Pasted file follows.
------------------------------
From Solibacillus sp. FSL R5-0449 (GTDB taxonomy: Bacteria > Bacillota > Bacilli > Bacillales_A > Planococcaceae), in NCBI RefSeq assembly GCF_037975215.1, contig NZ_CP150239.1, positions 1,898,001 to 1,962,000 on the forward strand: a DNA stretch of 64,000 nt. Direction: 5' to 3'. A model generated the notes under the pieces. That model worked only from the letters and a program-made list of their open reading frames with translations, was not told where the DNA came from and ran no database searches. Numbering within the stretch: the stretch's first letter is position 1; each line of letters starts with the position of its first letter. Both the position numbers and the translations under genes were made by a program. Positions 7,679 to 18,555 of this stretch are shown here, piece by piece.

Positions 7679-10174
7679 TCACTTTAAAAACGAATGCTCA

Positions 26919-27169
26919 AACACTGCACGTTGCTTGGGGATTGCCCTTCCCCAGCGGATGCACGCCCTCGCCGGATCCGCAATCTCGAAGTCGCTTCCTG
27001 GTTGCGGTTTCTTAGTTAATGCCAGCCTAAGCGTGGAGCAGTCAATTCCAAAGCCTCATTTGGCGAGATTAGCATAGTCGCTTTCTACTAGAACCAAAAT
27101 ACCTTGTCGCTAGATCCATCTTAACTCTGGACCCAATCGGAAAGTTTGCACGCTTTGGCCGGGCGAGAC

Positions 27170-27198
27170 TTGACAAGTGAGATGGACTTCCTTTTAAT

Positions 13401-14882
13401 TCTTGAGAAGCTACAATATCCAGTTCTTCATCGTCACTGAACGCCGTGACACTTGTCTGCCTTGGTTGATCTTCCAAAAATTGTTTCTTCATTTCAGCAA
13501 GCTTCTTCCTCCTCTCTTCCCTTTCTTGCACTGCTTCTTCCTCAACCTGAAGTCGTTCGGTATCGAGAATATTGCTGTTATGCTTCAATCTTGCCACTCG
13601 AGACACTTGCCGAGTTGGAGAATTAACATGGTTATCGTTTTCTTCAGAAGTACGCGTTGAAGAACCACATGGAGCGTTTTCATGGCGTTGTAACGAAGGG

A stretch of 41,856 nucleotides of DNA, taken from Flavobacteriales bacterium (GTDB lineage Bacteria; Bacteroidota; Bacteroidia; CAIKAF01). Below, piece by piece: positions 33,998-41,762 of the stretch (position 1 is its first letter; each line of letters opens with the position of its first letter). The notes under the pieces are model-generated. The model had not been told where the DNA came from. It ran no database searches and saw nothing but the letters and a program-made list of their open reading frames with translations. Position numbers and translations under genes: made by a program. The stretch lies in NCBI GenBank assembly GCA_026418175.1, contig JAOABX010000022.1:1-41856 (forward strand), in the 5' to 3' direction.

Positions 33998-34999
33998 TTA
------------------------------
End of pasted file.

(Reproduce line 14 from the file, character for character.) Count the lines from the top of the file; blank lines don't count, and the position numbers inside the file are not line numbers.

A stretch of 41,856 nucleotides of DNA, taken from Flavobacteriales bacterium (GTDB lineage Bacteria; Bacteroidota; Bacteroidia; CAIKAF01). Below, piece by piece: positions 33,998-41,762 of the stretch (position 1 is its first letter; each line of letters opens with the position of its first letter). The notes under the pieces are model-generated. The model had not been told where the DNA came from. It ran no database searches and saw nothing but the letters and a program-made list of their open reading frames with translations. Position numbers and translations under genes: made by a program. The stretch lies in NCBI GenBank assembly GCA_026418175.1, contig JAOABX010000022.1:1-41856 (forward strand), in the 5' to 3' direction.